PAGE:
Thursday, March 23, 2023

Social production of moral indifference - 6a

 “It is all too evident that our moral thinking simply has not been able to keep pace with such rapid progress in our acquisition of knowledge and power.” - The Dalai Lama 

Free will is the capacity for agents to choose between different possible courses of action unimpeded. Experiments seem to suggest that humans don’t have free will. For eg. suppose a scientist asks a subject to choose a random moment to move a finger and measures the build-up of an electrical signal called the readiness potential. The readiness potential reliably preceded the physical action. It is found that the unconscious brain activity of the readiness potential leading up to subjects' movements began approximately half a second before the subject was aware of a conscious intention to move.

This suggests to some that unconsciously the brain has made the decision before the conscious mental act to do so. Some believe the implication is that free will was not involved in the decision and is an illusion. One of the most heated debates in biology is that of "nature versus nurture", concerning the relative importance of genetics and biology as compared to culture and environment in human behavior. The view of many researchers is that many human behaviours can be explained in terms of human brains, genes, and evolutionary histories. This point of view raises the fear that such attribution makes it impossible to hold others responsible for their actions. 

The chorus of neuroscientists saying, point blank, that free will is an illusion is echoed by psychologists and physicists. Could so many brilliant scientists be wrong?  The philosopher Dan Dennett says in Intuition Pumps and other tools for Thinking that the scientists have typically been making a rookie mistake: confusing the actual scientific image with what we might call the folk ideology of the scientific image. For example, when scientists say that a solid is mostly empty space, they are factually correct but that doesn’t mean that the folk image of a solid, which reflects lived experience, is wrong.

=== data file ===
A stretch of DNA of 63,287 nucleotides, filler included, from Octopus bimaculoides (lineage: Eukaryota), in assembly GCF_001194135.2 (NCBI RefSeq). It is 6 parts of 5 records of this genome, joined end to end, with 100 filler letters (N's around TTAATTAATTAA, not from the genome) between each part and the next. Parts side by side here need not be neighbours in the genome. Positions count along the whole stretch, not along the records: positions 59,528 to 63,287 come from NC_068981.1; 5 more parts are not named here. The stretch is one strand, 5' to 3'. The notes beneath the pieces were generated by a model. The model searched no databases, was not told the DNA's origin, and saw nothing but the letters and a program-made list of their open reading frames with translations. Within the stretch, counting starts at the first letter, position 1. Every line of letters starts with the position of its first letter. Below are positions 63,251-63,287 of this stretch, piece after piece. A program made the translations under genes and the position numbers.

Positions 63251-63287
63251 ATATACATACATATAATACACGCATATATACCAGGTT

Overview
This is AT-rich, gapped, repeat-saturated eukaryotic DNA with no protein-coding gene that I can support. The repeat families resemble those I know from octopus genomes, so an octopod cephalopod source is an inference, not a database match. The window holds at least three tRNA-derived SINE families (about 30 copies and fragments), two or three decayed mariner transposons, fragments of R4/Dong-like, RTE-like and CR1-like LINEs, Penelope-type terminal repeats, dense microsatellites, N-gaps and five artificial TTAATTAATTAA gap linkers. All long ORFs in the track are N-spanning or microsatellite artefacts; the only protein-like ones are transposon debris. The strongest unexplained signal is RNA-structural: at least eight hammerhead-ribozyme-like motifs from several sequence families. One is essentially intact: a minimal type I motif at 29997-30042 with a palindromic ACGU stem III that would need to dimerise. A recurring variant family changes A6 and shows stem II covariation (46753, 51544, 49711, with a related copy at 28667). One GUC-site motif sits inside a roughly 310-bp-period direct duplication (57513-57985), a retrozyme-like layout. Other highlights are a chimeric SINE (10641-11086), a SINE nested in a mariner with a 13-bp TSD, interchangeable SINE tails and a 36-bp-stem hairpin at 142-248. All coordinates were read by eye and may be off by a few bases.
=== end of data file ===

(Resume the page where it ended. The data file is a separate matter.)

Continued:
Dennett says that he agrees with the scientists' view that the sort of free will that they are talking about is an illusion, but that doesn’t mean that free will is an illusion in any morally important sense. But, 'some of the scientists who now declare that science has shown that free will is an illusion go on to say that this “discovery” matters, in a morally important sense. They think it has major implications for morality and the law: nobody is ever really responsible, for instance, so nobody ever deserves to be either punished or praised. They are making the mistake people make when they say that nothing is ever solid, not really.'

He devices a thought experiment to make his point. It has been shown that deep brain stimulation by implanted electrodes is showing striking effects in treating obsessive-compulsive disorder (OCD). Imagine that a brilliant neurosurgeon said to a patient on whom she had just performed an implantation that the device controls his every decision, thanks to a master control system, which maintains radio contact with his microchip twenty-four hours a day i.e. 'I’ve disabled your conscious will; your sense of free will henceforth will be an illusion.'